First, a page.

Allowing Australia Post to take deposits could secure essential banking services.
Restricted access to cash and higher bank fees and charges are behind a new push to create a public bank in Australia.
The coronavirus pandemic has accelerated the move to online banking, but many older Australians still prefer to make their transactions face-to-face and this is becoming more difficult every month.
According to NAB chief executive Ross McEwan, the COVID-19 situation has resulted in a rapid take-up of digital banking, but as a result banks are closing branches all over Australia like never before.
ATMs have also seen a decrease in usage, which started before the pandemic, and banks are slowly shutting them down, too.
With the access to cash, which is still preferred by many older Australians, becoming more difficult, leading think tank Per Capita has released a discussion paper calling for Australia Post to be able to act like a public bank to secure essential banking services.
The paper makes the case for the creation of a full national savings and loan public bank in Australia and would start by providing Australia Post with an Authorised Deposit-taking Institute (ADI) licence.
The Banking Royal Commission found that many Australians did not have adequate access to basic financial services, and that even those who did are often ill-served by our existing financial institutions.
“Just as we would not leave the creation and maintenance of our health system or our roads entirely in private hands, we should not leave our banking services, financial infrastructure and financial stability entirely in private hands,” the paper explains.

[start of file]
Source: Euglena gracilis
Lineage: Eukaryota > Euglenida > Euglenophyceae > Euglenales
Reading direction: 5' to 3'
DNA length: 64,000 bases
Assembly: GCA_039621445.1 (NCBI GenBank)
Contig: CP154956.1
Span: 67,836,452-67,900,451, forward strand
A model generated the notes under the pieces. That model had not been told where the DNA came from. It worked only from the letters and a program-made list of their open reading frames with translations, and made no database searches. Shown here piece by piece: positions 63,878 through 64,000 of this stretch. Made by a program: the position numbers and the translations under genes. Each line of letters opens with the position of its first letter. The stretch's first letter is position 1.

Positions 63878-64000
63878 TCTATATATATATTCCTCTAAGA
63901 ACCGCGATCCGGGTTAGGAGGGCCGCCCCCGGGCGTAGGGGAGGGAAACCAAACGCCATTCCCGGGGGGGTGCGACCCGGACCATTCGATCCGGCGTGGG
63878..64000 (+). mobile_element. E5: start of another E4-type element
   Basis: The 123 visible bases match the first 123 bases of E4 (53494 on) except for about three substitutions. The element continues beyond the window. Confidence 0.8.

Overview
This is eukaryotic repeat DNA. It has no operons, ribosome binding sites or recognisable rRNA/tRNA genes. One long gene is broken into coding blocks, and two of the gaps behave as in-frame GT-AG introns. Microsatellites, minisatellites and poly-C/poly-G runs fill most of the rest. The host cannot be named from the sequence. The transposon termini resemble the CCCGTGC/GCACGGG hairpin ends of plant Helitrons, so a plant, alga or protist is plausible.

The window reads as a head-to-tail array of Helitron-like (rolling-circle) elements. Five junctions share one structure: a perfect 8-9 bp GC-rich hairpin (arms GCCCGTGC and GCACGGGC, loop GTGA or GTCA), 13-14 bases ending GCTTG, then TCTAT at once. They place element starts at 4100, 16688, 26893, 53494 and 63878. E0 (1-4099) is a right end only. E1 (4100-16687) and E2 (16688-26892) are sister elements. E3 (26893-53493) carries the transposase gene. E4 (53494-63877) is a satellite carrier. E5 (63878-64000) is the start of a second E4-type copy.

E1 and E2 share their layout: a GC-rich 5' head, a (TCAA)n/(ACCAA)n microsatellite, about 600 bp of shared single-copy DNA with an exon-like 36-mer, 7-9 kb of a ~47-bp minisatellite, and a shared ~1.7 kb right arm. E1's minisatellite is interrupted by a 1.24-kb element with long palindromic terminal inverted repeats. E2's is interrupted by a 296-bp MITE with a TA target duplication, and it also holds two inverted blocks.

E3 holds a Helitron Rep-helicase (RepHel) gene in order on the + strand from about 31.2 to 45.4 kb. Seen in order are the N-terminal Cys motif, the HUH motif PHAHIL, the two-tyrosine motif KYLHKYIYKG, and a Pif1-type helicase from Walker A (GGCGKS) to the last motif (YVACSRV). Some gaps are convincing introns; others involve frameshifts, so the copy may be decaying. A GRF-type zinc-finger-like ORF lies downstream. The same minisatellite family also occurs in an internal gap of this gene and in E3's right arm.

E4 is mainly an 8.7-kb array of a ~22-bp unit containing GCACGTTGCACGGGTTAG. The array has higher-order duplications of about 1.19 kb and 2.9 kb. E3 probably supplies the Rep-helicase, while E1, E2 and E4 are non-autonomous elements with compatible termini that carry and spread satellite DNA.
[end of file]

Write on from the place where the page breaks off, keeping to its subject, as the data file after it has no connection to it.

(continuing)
“The establishment of a postal banking service in Australia would, by operating within the existing infrastructure footprint of Australia Post outlets nationwide, provide banking services to Australians who are currently underserviced by the existing banking sector.
“With a social benefit mandate, such a bank could also improve banking services across the country by setting new standards for financial products and services that other banks will have to meet if they are to compete.”
The Greens took a similar policy to the last federal election, calling for the creation of a People’s Bank that would use the Reserve Bank of Australia (RBA) to provide basic low-risk banking services to the public online, over the phone or through Australia Post.
The Greens proposal also included a low-cost mortgage option for homebuyers.
The Per Capita model, called PostBank, proposes a phased-in approach, which would start with the opening of basic savings and transaction accounts and would be followed by credit cards and personal loans, then the introduction of mortgages and commercial lending.
According to the Per Capita paper, the phased-in approach allows for a staged rollout of new services with profits and capital from one stage funding the rollout of the next phase.
New Zealand found itself in a similar situation to Australia with high bank fees due to the concentration of power among the big four banks.
To combat this, in 2002 the New Zealand government introduced Kiwibank with 211 branches mostly in post offices. By 2008, KPMG concluded that banking fees and charges in New Zealand were lower, at least partly as a result of the competition provided by Kiwibank.
Within five years more than 500,000 customers (out of a population of four million) had moved their money to Kiwibank and, according to Roy Morgan research, it quickly became one of New Zealand’s most trusted banks and remains at the top of customer satisfaction surveys.
The Commonwealth Bank first came into existence as a public bank, do you think the time is right for Australia to have a public banking option? Would you use it if it were available?
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